The recent activities developed under the solution “Blending of raw and treated organic materials to produce organic fertilizers (NPC)” aimed to evaluate a broad range of manure-based materials (manures, slurries, and the treated slurries) to assess their potential to be blend and allow the production of a crop-tailored fertilizer, with N:P:K ratios similar to those present in commercially available products.
Seven manures and slurries, representative of the main Portuguese livestock systems, were analysed, in terms of their physicochemical characteristics (pH, OM, EC, macro- and micronutrients content), the potential of N mineralization, and plant available P. Three treatments were applied to the slurries: solid-liquid separation, acidification and combined acidification and solid-liquid separation. By calculating their N:P:K ratios, it was possible to evaluate their potential to be blended, and respond to the crop needs, using two different approaches: i) at a farm scale, where a single animal species manure, and the products of their treatment, are available, and ii) at a central-plant approach, where manures from different species are available to be processed and blended, to produce a material with the desired N:P:K ratios. We believe that the application of these materials, regardless of the need to be complemented by mineral fertilizers, will be an efficient way to promote their use and ensure closing the N P and C nutrients loops.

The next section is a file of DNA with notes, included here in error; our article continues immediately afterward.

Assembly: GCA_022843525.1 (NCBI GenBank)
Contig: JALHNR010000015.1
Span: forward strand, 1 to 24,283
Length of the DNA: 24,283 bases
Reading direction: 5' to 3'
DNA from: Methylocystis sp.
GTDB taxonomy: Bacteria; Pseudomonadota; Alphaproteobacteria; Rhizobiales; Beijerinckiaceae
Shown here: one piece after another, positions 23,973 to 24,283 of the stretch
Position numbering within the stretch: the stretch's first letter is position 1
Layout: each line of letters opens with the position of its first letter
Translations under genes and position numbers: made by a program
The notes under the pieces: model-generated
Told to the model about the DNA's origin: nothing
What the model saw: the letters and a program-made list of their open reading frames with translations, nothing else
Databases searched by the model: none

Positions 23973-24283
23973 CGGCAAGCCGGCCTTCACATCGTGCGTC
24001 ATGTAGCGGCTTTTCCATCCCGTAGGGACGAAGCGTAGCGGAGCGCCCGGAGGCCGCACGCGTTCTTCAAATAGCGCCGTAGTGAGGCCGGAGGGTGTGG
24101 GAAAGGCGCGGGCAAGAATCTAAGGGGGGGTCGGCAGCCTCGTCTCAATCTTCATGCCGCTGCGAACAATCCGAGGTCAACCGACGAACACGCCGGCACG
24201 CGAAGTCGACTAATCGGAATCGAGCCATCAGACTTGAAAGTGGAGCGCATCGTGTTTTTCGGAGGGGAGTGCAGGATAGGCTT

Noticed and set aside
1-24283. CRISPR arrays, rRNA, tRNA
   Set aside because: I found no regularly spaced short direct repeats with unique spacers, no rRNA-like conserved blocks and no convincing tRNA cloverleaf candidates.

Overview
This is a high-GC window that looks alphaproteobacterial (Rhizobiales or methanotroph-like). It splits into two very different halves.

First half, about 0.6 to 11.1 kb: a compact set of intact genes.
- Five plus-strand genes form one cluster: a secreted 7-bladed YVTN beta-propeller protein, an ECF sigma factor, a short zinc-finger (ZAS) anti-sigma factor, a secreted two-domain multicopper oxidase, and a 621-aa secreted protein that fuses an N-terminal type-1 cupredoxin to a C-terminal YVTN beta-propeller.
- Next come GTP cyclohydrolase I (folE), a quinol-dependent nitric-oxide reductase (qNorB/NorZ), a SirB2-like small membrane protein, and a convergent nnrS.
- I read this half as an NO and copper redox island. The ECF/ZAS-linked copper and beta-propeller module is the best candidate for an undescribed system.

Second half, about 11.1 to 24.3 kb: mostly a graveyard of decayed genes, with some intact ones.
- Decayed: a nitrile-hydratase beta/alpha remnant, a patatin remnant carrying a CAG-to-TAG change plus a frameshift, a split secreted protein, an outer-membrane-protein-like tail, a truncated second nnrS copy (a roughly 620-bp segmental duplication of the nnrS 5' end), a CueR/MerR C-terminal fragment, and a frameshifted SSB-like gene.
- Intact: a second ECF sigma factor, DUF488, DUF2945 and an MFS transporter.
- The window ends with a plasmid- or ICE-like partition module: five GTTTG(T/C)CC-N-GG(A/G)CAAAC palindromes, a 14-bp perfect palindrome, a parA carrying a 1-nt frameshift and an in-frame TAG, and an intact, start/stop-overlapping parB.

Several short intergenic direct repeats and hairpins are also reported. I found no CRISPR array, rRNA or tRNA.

Currently, the first scenario is being tested through the blending of pig slurry, cattle slurry and poultry manure, complemented with two sources of N, urea and ammonium sulphate, and two sources of P, superphosphate and orthophosphoric acid. Considering the results from the previous study, the pig slurry solid fraction can be used without mineral P supplementation, as it was observed that its N:P ratio of 0.5 was interesting as a fertilizer. Currently, an incubation trial to follow the N and P dynamics and to assess the greenhouse gases emissions, as well as a leaching trial are in progress, to evaluate the performance of some of the designed blends. With the results from these experiments, the interaction of the blends with plants, in pot trials, will then be assessed.
Text Prepared by Joana Prado, Paula Alvarenga and David Fangueiro